Now, if you’ve got some extra time to spare after chasing those legendary lights, you can always head out to explore Quebec. This lively city is buzzing with an abundance of things to do, so believe us when we say you’re in for an epic adventure!

  • Best time to go: October to March
  • Number of nights visible: over 130 nights per year  
  • Read before you go: Things to Do in Quebec
Traditional Inuit clothing in Tuktoyaktuk, NWT

Tuktoyaktuk, Northwest Territory

Okay, we’ll admit that this isn’t a super popular option. But if you don’t mind venturing off the beaten track, the chances of spotting the northern lights in Tuktoyaktuk are quite high! Plus, you can say you’ve been to the Arctic Ocean!

Also located in the Northwest Territory, Tuktoyaktuk is no doubt one of the best places to see northern lights in Canada, but there are a few things you should keep in mind before planning your adventure: to begin with, this little fishing village is found right on the Arctic Ocean. When we say it’s isolated, we do mean isolated– so you must be properly prepared before setting out on your expedition. Bear in mind that the weather up there is notoriously unpredictable as well. 

If you’re not used to harsh climates, especially in the wilderness, we recommend that you plan your outing through an experienced operator for safety reasons. You can always check out Entrée Destinations, Polar Pack Arctic Adventures, or Arctic Range Adventure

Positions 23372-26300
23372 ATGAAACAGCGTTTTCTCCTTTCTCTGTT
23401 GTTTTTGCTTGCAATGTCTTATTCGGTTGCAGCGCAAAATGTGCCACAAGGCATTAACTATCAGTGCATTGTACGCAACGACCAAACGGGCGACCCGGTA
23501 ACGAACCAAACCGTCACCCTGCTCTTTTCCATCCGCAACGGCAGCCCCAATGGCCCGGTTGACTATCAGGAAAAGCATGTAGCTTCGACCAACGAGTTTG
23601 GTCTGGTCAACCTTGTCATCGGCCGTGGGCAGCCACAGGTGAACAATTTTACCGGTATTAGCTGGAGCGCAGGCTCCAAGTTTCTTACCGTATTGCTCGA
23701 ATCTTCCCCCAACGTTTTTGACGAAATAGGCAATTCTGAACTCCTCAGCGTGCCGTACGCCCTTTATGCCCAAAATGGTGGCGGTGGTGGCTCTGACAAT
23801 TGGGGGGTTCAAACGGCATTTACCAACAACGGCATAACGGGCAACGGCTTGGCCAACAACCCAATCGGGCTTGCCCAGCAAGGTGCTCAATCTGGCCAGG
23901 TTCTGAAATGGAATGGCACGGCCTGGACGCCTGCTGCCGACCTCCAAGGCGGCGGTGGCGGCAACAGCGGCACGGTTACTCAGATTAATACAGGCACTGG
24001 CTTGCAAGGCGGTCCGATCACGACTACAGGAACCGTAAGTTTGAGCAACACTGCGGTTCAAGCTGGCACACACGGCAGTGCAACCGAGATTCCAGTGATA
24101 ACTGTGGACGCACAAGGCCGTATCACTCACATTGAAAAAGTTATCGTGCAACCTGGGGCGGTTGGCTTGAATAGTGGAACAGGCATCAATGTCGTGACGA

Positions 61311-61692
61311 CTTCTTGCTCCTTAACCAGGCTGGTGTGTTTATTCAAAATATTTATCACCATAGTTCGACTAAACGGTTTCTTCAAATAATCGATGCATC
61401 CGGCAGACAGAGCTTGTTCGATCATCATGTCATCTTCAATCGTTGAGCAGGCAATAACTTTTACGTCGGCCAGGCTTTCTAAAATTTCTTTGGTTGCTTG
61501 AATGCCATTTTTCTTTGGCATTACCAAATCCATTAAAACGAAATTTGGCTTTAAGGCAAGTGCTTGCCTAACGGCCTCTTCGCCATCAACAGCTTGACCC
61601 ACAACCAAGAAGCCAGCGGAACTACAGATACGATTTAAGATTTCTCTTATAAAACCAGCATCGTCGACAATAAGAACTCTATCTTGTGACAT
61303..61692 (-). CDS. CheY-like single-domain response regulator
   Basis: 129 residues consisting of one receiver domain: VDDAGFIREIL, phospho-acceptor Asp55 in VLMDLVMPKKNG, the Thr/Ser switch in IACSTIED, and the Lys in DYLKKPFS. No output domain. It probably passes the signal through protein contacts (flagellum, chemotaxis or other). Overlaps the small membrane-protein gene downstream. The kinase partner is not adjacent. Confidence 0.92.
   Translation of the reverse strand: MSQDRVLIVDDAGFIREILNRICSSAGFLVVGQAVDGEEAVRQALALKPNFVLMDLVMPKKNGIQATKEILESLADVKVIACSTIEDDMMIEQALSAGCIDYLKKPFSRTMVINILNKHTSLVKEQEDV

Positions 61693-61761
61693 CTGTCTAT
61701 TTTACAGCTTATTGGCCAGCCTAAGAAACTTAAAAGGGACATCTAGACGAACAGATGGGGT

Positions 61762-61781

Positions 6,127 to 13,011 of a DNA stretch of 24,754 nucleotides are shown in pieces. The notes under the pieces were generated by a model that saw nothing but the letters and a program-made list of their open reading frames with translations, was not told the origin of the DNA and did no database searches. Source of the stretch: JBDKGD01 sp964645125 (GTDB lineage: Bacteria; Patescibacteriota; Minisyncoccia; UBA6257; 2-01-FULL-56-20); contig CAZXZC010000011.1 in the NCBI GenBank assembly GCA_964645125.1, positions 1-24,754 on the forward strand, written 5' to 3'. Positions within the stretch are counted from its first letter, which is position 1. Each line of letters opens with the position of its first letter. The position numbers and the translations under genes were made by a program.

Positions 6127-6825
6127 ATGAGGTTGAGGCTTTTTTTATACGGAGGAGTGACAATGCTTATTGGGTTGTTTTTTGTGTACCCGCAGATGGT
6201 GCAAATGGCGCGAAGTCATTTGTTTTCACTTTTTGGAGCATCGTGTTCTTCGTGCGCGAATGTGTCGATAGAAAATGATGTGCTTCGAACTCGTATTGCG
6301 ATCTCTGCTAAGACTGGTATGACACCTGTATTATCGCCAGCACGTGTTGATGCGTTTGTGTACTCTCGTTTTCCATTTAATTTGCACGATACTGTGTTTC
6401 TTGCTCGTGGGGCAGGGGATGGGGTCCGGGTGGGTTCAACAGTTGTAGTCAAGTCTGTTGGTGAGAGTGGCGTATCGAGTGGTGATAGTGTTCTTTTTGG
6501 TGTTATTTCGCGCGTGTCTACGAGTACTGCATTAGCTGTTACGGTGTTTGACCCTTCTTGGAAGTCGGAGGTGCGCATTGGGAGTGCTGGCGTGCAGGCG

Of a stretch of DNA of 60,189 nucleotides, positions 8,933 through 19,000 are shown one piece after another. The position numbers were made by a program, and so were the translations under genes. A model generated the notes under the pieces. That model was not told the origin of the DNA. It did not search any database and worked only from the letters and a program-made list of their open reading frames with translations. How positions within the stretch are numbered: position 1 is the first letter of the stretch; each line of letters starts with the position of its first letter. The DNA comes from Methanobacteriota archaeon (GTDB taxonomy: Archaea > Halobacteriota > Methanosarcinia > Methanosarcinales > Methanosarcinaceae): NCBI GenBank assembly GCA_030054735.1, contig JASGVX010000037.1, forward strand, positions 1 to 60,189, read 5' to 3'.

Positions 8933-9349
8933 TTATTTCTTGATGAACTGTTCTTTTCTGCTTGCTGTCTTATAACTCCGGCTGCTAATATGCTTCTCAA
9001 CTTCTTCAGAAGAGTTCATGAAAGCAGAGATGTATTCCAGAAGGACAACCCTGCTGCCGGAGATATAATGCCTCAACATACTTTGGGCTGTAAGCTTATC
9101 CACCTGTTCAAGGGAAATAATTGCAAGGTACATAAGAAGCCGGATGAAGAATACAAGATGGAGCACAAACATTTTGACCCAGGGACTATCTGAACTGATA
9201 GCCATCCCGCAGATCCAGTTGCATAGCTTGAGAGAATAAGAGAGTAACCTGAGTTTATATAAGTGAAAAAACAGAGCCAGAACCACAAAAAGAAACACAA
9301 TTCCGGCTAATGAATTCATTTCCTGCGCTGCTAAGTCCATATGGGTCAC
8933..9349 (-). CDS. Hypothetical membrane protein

Because it’s located at approximately 70°N latitude above the Arctic Circle, Tuktoyaktuk is set in the prime zone for seeing the lights. In fact, its oceanfront location means that you’ll enjoy aurora views from virtually every direction! 

Astronomy aficionados will be glad to learn that the village is also perfectly located for enjoying unblemished views of the Milky Way.  

  • Best time to go: Late August to early April  
  • Number of nights visible: up to 200 nights per year
  • Read before you go: Things to Do in Tuktoyaktuk
Alberta and Saskatchewan are great places to see the Northern Lights in Canada.

Canadian Insider Tips For Experiencing the Northern Lights

As someone who grew up in Northern Canada under the Northern Lights, I was lucky to see them regularly. However, since moving to a big city further south, I’ve learned that they can be quite difficult to spot. Many things need to come together for a spectacular viewing experience.

  • Aurora Activity: First things first, the Northern Lights need to be active. They are not always out and when they are, they are not always strong. The stronger they are, the higher the chance you have to see them.